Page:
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Green House, Recycling Nutrients and Gathering Momentum

Written by Bob,

Over the last few weeks I have been helping build a greenhouse/workshop for our family home.

Exploring how we use our sub-soil pumice to provide subfloor insulation, and mixing with lime to provide flooring. Incorporating a wicking bed, a soldier fly farm, and a worm farm into the greenhouse to make it an intensive production system. Also we’ve just had our Wastewater report completed for the Hawkes Bay Regional Council, more fodder for the building consents. The best part of this has been getting clarity on recycling our ‘wastes’ within a regenerative paradigm. The basic components of which are:

 Urine separated → charging of biochar → charged biochar to gardens

 Humanure → 60:1 C:N compost heap (low N loss) → compost to garden after 1 year rest

 Greywater → biofilter/compost → compost heap → garden

 Greywater → perennial composted growing beds →food or biomass/compost

 Foodscraps → Black Soldier Fly Farm → larvae to chooks

 Black Soldier Fly farm wastes → worm farm → chooks


What we get from all this is very little loss of nutrients, with most being incorporated into biological systems that regenerate the soil and support us.

In a world of increasing uncertainty, it’s great to be involved in projects where the aims are clear and the progress tangible. It is not difficult to see that as the globalisation of economic systems starts to unravel, we will need to become more self-reliant in our need to grow food, the greenhouse will be a significant part to that, bringing forward seedlings for our garden, holding a source of ginger and turmeric, both of which we appreciate, and recycling our food scraps into chook food. The workshop will become increasingly used not only to service the garden, but also to help craft all the little jobs involved with our new home.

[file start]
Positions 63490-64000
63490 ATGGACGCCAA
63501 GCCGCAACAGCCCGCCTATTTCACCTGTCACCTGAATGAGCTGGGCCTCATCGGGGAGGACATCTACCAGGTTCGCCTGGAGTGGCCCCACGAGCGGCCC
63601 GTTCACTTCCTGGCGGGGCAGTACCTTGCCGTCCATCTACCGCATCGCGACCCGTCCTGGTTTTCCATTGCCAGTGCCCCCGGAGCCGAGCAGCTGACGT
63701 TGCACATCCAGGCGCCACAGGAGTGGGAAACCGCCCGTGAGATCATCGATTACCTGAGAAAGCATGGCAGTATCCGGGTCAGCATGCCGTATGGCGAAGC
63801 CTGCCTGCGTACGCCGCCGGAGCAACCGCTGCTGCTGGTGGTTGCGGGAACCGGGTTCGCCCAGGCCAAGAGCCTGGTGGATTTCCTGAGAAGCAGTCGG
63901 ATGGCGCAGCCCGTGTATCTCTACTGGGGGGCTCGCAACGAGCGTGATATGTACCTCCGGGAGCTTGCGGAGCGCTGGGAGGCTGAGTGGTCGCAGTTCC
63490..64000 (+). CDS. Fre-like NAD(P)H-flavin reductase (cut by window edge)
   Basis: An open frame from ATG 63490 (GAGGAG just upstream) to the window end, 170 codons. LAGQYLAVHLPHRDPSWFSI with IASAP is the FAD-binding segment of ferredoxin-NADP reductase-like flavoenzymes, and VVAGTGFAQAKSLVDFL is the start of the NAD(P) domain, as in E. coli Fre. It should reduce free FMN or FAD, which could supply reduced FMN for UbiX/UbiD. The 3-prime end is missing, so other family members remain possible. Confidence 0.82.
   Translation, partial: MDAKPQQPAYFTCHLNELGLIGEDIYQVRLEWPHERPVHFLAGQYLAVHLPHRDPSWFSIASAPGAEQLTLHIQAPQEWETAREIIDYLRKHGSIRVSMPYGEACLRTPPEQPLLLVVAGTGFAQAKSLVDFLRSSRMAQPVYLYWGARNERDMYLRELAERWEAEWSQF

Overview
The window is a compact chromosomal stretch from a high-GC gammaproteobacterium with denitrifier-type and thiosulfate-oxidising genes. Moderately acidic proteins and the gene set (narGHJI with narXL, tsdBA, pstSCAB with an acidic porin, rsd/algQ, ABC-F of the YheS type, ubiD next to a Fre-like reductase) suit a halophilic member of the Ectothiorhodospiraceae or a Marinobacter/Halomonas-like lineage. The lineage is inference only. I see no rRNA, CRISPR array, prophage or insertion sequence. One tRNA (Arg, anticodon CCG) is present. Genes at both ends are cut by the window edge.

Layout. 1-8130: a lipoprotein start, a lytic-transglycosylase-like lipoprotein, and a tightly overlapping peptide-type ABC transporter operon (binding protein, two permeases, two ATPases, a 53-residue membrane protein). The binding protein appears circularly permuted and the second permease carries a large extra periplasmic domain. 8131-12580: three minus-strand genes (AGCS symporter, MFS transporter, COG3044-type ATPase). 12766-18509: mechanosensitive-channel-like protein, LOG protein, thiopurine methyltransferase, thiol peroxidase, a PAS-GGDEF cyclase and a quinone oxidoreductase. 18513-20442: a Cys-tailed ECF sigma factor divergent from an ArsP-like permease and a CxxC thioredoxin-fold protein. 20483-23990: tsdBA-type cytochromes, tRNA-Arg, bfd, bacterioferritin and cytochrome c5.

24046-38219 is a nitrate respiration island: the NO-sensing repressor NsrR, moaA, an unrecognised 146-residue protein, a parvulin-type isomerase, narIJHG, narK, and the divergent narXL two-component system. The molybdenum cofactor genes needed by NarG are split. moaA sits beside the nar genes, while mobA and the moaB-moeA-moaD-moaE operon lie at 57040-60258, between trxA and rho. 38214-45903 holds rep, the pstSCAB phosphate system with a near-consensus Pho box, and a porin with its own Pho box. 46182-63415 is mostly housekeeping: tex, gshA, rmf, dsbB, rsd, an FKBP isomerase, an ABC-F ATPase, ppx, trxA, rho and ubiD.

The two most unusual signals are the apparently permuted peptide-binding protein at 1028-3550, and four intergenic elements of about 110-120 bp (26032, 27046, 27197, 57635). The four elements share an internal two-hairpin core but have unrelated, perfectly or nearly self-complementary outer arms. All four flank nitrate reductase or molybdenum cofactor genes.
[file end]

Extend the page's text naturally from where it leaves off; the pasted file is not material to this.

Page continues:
We are feeling a gathering of momentum here, as the house plans evolve, and individual projects get underway. We don’t underestimate the challenges that travelling down the ‘path less traveled’ brings, however the satisfaction of doing so, and the benefits we are slowly but surely gathering, confirm the choice we all made to follow our dreams, just as the fruit trees we planted after we first arrived have now got their roots firmly into the silt sub-soils and we can anticipate a bigger crop than last year. These are thoughts that keep us going when we hanker for a little more comfort. We love what we are doing. Spring is in the air, it is time to bring out the seed packets once again and plan this seasons garden.


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